August 11, 2009 5:13 PM

All electric are far better! 2 engines = double trouble, more expensive, more replacements... If the didn't kill the good old EV1!


August 11, 2009 6:09 PM

I can't stand to see technology mis-represented so. They should only list:
50 mpg on gas... city/hwy
X miles per KWH on battery... city/hwy

Done. Let the user figure out the cost/KWH and gas/electric mix. 230mpg is a gross misrepresentation of reality.


August 11, 2009 6:47 PM

i agree this is just marketing hype and i dont think its going to happen anytime soon. i do hope gm makes great moves as i have been interested in american cars, mainly due to the initial cost and support for our nations economy, but can we get something real and not just hype?

sell products online

Perl Advocate

August 11, 2009 8:04 PM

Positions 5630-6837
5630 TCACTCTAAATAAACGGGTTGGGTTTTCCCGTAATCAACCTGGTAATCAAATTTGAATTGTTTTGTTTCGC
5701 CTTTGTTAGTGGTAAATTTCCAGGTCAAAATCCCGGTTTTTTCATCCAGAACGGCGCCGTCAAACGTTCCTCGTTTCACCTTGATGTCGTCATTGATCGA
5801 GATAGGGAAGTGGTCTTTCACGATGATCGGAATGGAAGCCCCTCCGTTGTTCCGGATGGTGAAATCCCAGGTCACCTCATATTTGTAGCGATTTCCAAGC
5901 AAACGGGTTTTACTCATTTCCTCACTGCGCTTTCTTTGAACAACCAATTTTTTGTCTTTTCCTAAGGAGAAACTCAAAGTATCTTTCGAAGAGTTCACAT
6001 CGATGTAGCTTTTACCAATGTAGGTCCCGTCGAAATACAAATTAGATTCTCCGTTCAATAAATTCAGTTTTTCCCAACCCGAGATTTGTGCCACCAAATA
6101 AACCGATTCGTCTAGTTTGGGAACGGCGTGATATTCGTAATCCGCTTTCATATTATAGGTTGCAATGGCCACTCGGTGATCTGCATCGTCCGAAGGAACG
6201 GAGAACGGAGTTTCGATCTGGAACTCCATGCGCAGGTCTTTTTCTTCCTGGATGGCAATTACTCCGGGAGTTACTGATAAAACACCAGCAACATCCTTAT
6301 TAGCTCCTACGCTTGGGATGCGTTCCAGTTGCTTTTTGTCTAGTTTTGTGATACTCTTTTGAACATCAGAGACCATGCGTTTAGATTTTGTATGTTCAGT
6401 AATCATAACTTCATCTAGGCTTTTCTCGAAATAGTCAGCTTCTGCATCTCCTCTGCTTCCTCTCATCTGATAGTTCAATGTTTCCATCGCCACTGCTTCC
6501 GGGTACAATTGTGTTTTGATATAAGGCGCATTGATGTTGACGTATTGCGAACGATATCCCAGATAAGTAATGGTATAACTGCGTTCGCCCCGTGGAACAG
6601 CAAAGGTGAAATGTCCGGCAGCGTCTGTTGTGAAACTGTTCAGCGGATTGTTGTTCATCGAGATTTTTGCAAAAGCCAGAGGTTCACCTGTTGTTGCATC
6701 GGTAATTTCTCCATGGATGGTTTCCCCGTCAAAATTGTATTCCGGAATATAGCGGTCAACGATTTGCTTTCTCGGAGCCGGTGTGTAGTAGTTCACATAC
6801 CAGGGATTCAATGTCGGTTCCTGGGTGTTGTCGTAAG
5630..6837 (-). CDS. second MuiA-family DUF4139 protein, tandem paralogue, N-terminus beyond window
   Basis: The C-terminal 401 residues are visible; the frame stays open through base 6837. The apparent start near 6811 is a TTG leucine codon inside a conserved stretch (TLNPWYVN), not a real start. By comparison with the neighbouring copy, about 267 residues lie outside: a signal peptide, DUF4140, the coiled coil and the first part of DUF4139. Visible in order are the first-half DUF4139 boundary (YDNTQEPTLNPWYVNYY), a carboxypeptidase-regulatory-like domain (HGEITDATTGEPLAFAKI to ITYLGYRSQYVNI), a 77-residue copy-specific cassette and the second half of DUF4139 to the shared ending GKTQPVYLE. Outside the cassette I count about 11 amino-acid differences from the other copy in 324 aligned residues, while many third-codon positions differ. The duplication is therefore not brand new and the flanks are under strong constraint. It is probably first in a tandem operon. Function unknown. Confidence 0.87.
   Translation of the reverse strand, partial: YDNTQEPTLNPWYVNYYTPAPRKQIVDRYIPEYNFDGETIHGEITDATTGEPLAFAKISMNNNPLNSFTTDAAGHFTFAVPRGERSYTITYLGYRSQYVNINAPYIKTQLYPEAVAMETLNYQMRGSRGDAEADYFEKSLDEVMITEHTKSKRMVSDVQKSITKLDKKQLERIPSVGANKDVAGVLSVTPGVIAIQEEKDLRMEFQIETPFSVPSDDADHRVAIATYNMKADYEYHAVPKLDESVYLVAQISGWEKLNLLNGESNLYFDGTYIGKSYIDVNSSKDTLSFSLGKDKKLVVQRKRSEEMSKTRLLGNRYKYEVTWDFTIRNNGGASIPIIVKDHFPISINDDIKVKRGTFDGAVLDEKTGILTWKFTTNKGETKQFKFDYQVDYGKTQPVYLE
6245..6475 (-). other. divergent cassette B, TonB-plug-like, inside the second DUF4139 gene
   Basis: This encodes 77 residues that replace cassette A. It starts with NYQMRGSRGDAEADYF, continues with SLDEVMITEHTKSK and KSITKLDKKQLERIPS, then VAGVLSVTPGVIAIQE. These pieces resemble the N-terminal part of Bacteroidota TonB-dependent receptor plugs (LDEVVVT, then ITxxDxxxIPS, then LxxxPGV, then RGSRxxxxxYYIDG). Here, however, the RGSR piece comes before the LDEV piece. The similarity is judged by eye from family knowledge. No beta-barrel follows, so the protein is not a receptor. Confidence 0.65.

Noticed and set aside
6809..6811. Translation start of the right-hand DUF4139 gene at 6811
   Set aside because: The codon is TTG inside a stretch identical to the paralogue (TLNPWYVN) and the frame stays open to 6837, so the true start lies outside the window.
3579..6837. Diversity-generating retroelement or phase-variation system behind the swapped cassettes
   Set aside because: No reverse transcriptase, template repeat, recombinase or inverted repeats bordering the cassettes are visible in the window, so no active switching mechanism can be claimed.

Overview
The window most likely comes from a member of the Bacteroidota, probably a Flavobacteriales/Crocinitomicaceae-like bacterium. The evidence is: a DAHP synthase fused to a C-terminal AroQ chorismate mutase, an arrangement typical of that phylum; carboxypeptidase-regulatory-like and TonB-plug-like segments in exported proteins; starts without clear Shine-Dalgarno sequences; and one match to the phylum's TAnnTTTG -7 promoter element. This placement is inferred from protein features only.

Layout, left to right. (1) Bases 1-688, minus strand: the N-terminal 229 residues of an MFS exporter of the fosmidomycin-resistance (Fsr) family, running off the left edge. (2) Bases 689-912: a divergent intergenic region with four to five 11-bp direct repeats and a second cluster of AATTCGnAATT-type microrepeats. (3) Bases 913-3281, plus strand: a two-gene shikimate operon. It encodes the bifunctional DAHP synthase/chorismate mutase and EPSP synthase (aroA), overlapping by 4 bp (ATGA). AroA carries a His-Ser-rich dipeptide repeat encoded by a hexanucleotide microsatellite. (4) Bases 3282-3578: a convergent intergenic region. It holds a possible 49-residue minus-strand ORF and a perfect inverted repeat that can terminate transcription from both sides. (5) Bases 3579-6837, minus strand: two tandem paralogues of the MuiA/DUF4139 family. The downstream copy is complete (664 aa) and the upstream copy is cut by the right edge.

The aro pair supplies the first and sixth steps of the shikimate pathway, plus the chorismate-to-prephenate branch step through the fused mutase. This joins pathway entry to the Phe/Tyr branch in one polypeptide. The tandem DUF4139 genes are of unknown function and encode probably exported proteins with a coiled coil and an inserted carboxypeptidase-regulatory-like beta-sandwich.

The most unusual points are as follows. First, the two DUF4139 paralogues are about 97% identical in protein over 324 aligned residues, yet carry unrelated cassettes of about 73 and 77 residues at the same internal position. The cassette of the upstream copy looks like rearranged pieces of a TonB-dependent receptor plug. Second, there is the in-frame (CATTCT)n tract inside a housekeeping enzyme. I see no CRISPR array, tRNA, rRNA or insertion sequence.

All these fancy mgp things are only in paper and news,, there were many such hybrid vehicles announced in past .. one more in paper and will soon be forgotten again..

real things and affordable to buy for me to buy right now in showroom is prius..

Roy G. Biv

August 11, 2009 8:10 PM

From what I understand the Volt will get 250MPG within 40 miles. ~125MPG within ~80 miles, and 60MPG within ~200, ALL PER SINGLE CHARGE.

Also look for GM to sell it at $35K (taking a 5K loss per vehicle for first year or so to spur demand and interest), and government rebate of ~5K, thus making it around ~30K to purchase, which is pretty good.


August 11, 2009 8:19 PM